Penn State's overall talent will not be much different this season, however, because Paterno has capable replacements. He doesn't like to play freshmen too much, even though he was obliged to last year because of injuries. There are no real superstars around; the fact that the team has five co-captains may attest to this. Without Bahr, Penn State's offense figures to be more wide open out of sheer necessity. Moreover, Paterno took a spring trip, which revised his thinking a little.
Where did Paterno visit? Places like USC and California—plus Oakland, for a look at the Raiders. He says he picked up some interesting tidbits, but what might change the team's offensive complexion more than any other factor is sophomore Quarterback Chuck Fusina. As a freshman, Fusina helped beat Pittsburgh 7-6 in a game marked by Panther Kicker Carson Long's three errant field-goal attempts in the fourth quarter. Fusina still has to beat out senior John Andress, but he throws the ball so beautifully Paterno won't deny the possibility.
Because the Nittany Lions' two best players—Linebacker Kurt Allerman and Offensive Tackle Brad Benson—can't score many points themselves, Penn State's fortunes will turn on Cefalo's renewed good health and on players who had intermittent success last year: Tailback Rich Mauti (100-yard kickoff return, 70-yard TD reception) and Flanker Tom Donovan (61-yard run, 5.5-yard season average).
By the way, a word of advice to that guy in the bar who likes to call Paterno at 2 a.m. and ask how the Lions are doing: wait until Sept. 18 when Ohio State pays its first visit to Beaver Stadium. The coach says he'll have the answer after that one.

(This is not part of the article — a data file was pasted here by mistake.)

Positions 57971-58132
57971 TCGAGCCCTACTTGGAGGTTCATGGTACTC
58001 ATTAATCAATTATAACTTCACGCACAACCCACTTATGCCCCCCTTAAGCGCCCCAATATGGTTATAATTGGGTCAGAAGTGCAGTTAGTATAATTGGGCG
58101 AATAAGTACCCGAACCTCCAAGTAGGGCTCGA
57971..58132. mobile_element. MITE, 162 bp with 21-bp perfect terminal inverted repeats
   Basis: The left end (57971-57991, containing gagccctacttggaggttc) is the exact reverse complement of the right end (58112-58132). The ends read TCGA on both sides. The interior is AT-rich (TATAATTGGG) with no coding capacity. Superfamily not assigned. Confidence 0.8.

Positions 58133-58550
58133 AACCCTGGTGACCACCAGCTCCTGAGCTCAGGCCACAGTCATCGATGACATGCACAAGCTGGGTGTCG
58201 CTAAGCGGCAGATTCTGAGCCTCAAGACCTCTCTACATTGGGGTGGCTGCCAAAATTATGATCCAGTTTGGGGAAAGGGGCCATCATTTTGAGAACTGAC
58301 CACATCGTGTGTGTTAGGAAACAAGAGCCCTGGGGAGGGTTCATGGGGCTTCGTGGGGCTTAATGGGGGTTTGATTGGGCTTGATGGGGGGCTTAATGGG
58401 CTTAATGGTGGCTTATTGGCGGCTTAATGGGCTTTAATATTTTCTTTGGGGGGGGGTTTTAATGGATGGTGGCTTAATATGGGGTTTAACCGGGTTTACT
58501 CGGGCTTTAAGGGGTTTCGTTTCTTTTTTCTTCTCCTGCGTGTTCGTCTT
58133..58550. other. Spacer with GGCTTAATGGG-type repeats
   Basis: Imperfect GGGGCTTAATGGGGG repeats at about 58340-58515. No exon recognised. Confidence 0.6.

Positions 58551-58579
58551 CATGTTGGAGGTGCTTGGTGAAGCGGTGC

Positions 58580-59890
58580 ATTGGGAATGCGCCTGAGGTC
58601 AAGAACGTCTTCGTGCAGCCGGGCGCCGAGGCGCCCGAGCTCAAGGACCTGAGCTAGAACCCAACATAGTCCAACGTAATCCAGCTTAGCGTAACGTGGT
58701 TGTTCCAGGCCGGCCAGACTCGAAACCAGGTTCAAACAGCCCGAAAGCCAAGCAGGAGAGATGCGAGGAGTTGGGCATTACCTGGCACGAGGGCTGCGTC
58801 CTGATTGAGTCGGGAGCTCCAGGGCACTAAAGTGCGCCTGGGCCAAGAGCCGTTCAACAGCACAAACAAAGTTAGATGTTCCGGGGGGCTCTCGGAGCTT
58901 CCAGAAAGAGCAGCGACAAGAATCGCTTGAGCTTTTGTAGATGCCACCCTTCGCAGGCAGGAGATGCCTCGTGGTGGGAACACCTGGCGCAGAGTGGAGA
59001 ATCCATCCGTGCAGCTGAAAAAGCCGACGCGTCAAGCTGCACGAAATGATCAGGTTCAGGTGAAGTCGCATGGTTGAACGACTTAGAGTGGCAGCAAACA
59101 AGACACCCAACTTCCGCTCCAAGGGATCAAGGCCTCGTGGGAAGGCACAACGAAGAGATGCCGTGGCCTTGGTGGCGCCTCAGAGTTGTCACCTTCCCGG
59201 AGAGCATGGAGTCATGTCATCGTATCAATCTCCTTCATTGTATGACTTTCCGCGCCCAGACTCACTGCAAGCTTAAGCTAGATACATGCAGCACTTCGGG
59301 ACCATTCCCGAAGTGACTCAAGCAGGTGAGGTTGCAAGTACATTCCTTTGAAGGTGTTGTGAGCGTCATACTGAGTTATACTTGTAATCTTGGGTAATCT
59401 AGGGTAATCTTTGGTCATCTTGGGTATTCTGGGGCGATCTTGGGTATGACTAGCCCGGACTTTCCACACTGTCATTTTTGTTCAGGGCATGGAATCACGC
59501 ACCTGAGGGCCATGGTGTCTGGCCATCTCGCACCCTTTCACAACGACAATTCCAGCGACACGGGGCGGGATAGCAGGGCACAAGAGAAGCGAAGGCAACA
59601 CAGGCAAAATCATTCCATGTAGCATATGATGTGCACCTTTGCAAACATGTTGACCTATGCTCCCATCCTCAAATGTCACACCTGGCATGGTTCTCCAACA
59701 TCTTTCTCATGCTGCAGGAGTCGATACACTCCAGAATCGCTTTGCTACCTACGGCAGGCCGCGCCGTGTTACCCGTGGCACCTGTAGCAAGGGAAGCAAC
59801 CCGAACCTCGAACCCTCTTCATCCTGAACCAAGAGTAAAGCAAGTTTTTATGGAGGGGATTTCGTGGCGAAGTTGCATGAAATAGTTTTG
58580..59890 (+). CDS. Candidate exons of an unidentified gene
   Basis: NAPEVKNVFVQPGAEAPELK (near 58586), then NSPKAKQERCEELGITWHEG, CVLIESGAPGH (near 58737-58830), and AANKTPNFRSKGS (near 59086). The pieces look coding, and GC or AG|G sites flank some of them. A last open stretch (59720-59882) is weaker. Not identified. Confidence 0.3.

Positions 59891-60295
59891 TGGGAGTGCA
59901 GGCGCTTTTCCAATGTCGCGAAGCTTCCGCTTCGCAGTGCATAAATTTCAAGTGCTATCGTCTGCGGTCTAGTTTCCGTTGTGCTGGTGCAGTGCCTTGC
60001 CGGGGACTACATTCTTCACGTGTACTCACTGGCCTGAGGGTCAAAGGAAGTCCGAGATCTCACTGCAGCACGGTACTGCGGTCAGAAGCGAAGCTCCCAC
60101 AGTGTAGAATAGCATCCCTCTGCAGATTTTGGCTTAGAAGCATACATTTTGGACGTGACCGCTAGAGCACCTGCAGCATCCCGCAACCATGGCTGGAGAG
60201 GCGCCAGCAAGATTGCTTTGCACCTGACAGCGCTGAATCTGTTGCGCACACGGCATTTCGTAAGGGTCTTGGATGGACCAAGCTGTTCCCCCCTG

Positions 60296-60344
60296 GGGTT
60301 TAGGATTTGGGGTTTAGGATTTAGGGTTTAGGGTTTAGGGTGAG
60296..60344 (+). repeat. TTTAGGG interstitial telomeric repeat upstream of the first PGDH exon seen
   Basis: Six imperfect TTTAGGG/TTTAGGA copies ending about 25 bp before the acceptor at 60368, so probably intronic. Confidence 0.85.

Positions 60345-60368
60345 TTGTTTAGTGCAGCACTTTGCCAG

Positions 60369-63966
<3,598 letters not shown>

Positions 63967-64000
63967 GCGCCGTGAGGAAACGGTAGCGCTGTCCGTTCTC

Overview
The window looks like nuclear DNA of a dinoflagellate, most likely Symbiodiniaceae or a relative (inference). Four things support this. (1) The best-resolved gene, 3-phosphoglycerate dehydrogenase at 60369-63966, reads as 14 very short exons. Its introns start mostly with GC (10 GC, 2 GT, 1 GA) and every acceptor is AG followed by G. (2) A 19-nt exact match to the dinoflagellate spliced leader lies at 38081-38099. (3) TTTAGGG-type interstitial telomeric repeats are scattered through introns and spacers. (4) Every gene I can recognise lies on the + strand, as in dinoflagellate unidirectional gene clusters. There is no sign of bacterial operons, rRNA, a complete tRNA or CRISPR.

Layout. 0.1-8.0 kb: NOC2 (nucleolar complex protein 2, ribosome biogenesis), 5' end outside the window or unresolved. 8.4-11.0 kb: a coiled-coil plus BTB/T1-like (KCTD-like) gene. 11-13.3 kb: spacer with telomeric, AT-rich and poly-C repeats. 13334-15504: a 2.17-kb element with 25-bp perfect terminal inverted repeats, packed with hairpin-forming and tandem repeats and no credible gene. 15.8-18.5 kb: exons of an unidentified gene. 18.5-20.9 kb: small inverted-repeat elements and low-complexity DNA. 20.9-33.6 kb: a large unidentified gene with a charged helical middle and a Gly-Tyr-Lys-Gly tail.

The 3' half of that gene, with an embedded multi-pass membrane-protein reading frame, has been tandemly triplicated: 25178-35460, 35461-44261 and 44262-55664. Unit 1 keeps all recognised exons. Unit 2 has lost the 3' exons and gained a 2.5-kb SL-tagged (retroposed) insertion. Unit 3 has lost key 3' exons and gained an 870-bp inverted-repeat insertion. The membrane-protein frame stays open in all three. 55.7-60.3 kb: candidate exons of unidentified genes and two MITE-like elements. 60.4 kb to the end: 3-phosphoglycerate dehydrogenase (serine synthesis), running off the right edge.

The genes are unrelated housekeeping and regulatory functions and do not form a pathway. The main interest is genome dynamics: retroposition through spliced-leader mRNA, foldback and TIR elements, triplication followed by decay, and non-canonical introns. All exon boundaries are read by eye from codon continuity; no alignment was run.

12 TEXAS A&M
For Texas A&M the best thing about the start of the 1976 season is that maybe people will stop talking about the 1975 season, which for the Aggies was the best of times and the worst of times. They won 10 of 11 regular-season games, shared the Southwest Conference title and led the nation in total defense. But a stunning loss to Arkansas in their last game kept them out of the Cotton Bowl and ruined their chances of gaining the national championship. Instead, the Aggies went to the Liberty Bowl, where, uninspired, they lost to USC. "It's a shame to have a 10-2 season and be so disappointed," says Defensive Tackle Jimmy Dean. "All the fans feel that way, and I guess I do too."
If 1975 was a season to forget, 1976 could be one to remember. Although half the starters are gone, including both wishbone halfbacks and two All-America defenders, there is no shortage of optimism in Aggieland. "A program is sound when you are able to replace your good players," says Emory Bellard, who has improved his record in each of his four years as coach. "We're at that stage now. We have every reason to be optimistic."
After experimenting with the veer offense in the spring, Bellard is staying with the wishbone, which he helped devise while an assistant at Texas. There will be more passing, however, with Quarterback David Shipman rated steady and dependable. As for the bread-and-butter running game of the wishbone, 240-pound Fullback George Woodard scatters tacklers like duckpins. Among the new candidates for halfback is speedy Curtis Dickey, one of the state's best high school runners last year and now one of several outstanding freshmen. Bellard also hopes some reassignments in the line will make the blocking more consistent.
Assistant Head Coach Melvin Robertson again feels pleased with his defense. "We might not produce last year's statistics, but we could be better," he says. "We have five guys the pros really like." Among them are All-Conference Tackles Jimmy Dean and Edgar Fields. "I've always been an Aggie," says Dean, who was born while his father was an A&M student 21 years ago. On the other hand, Fields says, "Until I came here, I didn't even know what an Aggie was." Another standout is Middle Linebacker Robert Jackson, who might still be loading steel at Texas Forge if he had not seen some of his old high school friends playing college ball on television and decided, "Hey, I can do that." Jackson called the coach at Henderson County Junior College, made that team and then attracted the attention of A&M recruiters.
Even with late-season road games at Arkansas and Texas, the Aggies like their chances this year. "I can't say we'll have an average season," says Fields. "I think we'll be great." Maybe even unforgettable.